Indeed, my belief is that the subprime meltdown was only a warm-up. The real financial widow-maker of the present era is likely to be US government debt itself. [2]

In the context of total spending, there don’t seem to be any proposals for cuts of the magnitude that would make a meaningful contribution to solving the problem, let alone viable proposals for reform that could help prevent such errors (e.g., a Balanced Budget Amendment), other than Ron Paul’s “End the Fed” campaign, and, of course, Austrian school economists’ call for sound money in the form of the gold standard. But these ideas are anathema to the government establishment.

I support defunding of NPR, EPA, FCC, Obamacare, and Planned Parenthood, but we’re going to have defund a great deal more things than those to get out of the debt situation that is driving us toward the edge of the cliff a lot faster than Congress and the White House seem to realize. If this collapse happens, we may not even be in a position to decide what to do about other issues which urgently need attention, such as jobs, the Middle East, our energy situation, etc., etc. Our way of life and national security will be compromised, to put it mildly.

In an essay asserting that Obama and his “socialist cadre” are attempting to transform America into a “Democrat Socialism State,” through massive debt, and offering some evidence to support his assertion, Mark Alexander of Patriot Post, also says this:

Republicans scraped together a few more cuts for their feeble $61 billion in proposed 2011 budget reductions, but Obama and his Senate Democrats declared they would approve only $4.7 billion in additional cuts. "Do we want jobs?" asked Senate Majority Leader Harry Reid (D-NV). "If we do, then we simply cannot pass the plan the Tea Party has already pushed through the House."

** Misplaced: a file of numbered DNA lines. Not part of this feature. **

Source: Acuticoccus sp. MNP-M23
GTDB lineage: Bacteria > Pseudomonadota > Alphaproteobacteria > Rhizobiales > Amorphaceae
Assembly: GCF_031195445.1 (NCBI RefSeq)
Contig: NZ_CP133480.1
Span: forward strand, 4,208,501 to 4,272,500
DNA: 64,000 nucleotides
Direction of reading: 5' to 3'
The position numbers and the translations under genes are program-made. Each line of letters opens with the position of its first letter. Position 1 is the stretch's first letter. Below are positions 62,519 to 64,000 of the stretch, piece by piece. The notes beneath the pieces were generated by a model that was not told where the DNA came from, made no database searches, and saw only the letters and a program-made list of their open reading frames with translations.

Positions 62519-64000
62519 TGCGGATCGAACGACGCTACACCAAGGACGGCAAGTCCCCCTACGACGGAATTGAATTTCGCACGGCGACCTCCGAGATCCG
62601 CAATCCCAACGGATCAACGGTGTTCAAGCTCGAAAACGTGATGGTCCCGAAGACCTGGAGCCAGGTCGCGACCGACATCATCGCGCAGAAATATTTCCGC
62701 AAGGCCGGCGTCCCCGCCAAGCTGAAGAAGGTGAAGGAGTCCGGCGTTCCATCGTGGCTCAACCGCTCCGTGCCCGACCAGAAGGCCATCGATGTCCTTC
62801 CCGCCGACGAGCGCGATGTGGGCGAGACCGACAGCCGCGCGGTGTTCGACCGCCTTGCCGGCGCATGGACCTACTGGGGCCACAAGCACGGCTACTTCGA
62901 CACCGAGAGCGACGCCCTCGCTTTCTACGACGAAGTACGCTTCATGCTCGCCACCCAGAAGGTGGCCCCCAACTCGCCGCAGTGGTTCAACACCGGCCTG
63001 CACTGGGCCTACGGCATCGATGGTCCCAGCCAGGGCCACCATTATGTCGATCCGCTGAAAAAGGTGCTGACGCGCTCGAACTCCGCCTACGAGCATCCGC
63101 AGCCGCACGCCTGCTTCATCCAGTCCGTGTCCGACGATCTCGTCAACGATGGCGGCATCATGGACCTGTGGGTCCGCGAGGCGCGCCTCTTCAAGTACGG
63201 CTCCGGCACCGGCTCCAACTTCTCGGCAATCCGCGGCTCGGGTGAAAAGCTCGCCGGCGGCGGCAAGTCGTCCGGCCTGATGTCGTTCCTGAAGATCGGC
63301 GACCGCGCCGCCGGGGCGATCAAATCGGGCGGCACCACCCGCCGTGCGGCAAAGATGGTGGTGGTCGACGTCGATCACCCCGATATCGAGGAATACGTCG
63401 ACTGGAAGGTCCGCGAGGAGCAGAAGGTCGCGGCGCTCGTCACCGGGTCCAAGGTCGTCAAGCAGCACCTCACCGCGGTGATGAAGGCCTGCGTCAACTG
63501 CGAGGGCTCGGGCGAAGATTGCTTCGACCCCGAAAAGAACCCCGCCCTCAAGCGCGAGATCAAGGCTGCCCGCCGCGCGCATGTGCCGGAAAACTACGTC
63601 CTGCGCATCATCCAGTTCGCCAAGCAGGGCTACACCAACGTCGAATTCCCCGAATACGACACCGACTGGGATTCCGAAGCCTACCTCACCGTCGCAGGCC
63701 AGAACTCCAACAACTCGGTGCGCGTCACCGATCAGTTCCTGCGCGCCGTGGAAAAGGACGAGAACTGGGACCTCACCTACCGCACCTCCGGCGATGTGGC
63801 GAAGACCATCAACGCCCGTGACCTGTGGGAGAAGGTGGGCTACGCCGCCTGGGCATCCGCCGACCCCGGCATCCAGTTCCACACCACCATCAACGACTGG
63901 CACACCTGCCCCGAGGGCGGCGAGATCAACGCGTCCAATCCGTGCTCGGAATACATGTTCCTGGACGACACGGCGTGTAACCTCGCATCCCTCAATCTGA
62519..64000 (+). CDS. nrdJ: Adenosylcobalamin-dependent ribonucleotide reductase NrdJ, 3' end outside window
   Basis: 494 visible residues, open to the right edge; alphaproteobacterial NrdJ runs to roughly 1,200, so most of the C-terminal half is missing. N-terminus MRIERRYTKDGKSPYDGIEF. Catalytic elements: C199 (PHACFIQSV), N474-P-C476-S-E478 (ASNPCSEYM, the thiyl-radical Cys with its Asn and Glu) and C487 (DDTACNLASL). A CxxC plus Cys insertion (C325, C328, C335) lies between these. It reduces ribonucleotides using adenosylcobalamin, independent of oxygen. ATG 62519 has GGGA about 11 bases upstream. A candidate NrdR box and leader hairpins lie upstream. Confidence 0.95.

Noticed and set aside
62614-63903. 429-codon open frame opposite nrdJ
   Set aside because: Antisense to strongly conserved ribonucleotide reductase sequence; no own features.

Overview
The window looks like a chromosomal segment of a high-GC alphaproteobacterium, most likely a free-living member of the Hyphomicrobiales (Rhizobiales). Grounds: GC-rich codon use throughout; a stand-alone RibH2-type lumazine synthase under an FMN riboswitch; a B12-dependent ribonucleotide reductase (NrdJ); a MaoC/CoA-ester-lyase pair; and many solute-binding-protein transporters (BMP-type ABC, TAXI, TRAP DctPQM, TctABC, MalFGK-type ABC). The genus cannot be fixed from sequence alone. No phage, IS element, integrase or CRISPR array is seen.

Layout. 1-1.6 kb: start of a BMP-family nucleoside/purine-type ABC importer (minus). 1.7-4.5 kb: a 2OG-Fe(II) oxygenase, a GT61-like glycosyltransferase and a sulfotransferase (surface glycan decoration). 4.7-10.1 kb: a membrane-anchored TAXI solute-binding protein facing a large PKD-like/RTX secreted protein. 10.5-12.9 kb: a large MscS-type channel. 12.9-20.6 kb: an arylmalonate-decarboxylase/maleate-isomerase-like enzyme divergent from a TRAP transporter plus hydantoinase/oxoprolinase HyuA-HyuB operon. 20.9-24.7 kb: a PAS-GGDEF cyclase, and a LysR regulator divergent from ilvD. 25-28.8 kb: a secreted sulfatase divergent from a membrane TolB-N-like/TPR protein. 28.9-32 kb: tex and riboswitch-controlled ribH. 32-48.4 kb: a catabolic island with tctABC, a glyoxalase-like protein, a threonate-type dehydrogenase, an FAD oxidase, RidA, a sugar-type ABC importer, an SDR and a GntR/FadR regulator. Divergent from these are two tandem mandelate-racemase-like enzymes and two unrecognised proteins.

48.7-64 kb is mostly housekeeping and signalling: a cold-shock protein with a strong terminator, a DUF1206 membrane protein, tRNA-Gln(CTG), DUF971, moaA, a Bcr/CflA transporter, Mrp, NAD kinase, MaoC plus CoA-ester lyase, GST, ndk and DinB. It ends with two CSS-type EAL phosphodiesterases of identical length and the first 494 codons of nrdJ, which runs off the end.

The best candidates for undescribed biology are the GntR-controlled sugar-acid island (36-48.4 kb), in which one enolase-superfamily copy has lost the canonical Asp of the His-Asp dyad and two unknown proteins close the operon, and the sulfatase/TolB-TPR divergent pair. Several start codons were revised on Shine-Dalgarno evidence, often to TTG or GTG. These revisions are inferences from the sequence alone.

What is needed, if we're to have jobs in five years, is $4.7 billion in additional cuts for every day of this year's budget, and those that follow. [3]

The American people have noticed the profligate spending and have demanded action to get spending under control. The Congress and the White House, while giving lip service to the idea of reducing deficits, have offered very little in the way of actually accomplishing it. Republicans need to assert their House majority, and act as though they know that they control the purse strings and nothing can be appropriated unless they approve. There needs to be more emphasis on the fact that debt is quickly becoming the dominant issue, which, if not adequately dealt with, could make many other issues moot for a long time.

[1] Terrence P. Jeffrey, “U.S. Debt Jumped $72 Billion Same Day U.S. House Voted to Cut Spending $6 Billion,” 03/16/2011,

[2] David Stockman, “The End of Sound Money and the Triumph of Crony Capitalism,” transcript (published 03/14/2011) of the Henry Hazlitt Memorial Lecture given March 12, 2011 at the Austrian Scholar’s Conference of the Ludwig von Mises Institute. It is a lengthy and detailed piece, well worth reading and study.

[3] Mark Alexander, “Democratic Socialism: Political Consequences of the Looming Debt Bomb Shockwave,” 03/10/2011, Patriot Post. Emphasis added.